Whether Alexander is more like a Greek leader or a monarch from the Near East depends upon the traits and qualities of Alexander that one opts to highlight. If one emphasizes Alexander’s education, then it’s reasonable to argue that Alexander has more in common with a Greek leader. Alexander’s dad was Philip II (the King of Macedon). To tutor Alexander, Philip II hired Aristotle. Aristotle was a student of Plato, who himself was a student of Socrates—all three are famous Greek philosophers. Supposedly, Alexander kept Aristotle’s works with him as he undertook his numerous military expeditions.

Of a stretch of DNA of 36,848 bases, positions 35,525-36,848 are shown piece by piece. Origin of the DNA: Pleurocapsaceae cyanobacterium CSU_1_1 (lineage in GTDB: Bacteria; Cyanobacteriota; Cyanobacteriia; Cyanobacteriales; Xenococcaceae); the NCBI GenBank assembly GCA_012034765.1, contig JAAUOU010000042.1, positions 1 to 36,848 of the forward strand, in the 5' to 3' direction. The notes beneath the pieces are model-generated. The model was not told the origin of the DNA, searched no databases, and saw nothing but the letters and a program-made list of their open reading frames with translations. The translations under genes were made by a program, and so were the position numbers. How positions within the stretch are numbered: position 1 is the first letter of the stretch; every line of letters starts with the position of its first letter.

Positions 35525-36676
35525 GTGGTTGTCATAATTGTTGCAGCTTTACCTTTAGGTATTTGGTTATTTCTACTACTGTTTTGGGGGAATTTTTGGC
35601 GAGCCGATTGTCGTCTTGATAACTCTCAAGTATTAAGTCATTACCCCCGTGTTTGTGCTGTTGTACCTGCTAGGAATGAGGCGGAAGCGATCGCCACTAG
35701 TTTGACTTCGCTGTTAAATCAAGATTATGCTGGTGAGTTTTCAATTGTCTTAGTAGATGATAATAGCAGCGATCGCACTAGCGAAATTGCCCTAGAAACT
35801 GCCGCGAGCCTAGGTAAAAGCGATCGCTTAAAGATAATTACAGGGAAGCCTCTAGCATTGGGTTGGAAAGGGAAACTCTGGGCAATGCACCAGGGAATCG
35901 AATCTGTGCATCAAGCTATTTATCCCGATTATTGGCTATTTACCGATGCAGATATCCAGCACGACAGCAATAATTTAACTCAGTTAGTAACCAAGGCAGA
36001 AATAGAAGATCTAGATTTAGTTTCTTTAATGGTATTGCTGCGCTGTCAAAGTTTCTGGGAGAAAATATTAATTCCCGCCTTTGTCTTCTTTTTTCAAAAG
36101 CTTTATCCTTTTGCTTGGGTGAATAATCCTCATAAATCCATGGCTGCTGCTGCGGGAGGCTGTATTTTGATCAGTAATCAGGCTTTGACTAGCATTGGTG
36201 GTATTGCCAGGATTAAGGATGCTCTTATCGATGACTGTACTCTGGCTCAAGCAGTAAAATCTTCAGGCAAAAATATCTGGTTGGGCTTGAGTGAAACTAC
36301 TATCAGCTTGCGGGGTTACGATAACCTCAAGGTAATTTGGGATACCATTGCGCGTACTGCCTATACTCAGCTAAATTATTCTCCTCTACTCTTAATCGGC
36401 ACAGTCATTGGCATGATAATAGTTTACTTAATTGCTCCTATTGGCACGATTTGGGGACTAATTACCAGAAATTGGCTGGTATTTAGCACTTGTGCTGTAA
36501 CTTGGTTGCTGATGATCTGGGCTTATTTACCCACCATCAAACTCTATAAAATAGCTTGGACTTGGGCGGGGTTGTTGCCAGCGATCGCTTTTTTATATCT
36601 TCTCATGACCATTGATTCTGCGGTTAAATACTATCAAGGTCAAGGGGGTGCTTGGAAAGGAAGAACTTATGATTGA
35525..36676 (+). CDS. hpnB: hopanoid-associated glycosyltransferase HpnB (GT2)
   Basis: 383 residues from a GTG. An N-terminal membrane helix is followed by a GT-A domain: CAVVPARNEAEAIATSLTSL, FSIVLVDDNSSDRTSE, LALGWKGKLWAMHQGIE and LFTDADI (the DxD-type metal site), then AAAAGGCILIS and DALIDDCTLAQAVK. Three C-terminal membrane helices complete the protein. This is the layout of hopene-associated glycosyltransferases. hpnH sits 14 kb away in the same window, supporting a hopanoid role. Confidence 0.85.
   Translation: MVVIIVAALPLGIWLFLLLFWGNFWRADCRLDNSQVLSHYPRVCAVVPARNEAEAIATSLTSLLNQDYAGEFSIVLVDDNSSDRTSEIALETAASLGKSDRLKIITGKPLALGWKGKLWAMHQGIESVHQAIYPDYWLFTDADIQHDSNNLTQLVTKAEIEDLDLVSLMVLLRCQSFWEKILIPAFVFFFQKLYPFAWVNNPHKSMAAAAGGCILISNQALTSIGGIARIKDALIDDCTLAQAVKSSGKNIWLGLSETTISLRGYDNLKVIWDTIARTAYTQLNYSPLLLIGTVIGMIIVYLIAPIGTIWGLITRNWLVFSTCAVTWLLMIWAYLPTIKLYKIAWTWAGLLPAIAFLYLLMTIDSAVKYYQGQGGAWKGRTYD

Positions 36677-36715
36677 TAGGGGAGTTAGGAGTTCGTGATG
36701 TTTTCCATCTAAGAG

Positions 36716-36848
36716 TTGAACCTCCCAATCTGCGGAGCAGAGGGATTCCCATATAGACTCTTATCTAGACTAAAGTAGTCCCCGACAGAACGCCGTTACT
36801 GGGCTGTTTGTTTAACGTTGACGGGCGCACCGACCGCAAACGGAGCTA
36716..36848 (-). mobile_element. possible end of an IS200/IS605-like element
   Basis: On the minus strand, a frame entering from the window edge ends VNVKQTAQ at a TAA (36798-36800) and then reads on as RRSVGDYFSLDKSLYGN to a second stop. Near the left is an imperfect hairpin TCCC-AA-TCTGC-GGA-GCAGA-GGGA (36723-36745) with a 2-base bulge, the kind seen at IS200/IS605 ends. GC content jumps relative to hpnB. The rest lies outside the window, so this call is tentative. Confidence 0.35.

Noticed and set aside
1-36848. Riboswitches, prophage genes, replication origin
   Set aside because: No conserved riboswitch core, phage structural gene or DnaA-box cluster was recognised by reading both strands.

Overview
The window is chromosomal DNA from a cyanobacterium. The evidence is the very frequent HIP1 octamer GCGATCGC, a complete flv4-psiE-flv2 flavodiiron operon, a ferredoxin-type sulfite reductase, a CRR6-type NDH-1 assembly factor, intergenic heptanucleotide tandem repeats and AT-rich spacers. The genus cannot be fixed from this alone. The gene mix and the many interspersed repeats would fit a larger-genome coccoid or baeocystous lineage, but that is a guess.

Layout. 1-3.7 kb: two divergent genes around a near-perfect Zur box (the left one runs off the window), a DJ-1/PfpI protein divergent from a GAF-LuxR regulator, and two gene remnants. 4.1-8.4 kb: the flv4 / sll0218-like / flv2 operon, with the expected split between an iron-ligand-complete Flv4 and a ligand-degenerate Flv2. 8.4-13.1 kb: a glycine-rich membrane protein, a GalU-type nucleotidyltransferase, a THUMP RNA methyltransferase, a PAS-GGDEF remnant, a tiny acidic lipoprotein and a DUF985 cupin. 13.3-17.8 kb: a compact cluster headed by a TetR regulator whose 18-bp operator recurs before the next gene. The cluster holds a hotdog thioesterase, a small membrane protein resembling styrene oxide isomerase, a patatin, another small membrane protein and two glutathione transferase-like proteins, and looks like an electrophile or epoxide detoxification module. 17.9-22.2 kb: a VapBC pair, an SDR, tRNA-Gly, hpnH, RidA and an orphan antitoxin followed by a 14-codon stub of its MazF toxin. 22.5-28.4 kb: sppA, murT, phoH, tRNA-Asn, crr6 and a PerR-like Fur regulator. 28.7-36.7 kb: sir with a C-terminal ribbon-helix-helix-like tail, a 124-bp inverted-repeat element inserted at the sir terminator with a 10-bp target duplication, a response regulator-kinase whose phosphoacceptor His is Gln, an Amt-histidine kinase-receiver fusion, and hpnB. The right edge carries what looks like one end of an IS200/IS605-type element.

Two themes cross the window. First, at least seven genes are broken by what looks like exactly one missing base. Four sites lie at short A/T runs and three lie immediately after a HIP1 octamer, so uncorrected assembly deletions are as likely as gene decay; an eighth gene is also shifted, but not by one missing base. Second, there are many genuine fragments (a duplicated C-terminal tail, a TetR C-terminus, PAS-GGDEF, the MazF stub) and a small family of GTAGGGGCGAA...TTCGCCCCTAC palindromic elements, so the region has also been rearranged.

Alexander’s attachment to Aristotle and Greek thought makes it possible to position him as an example of Greek life and culture. It’s not too difficult to connect Alexander the Great’s image to that of Plato’s concept of the philosopher king. For many, Alexander the Great was a manifestation of Plato’s ideal ruler—a combination of sharp intelligence and military prowess.
However, it’s possible to assess Alexander the Great as an iteration of a Near Eastern monarch. Like the monarchs of the Near East, Alexander had to handle many roles. He had to be the head of state and the military leader. He had to make sure his land and subjects were in order while, at the same time, conquering new land and territory.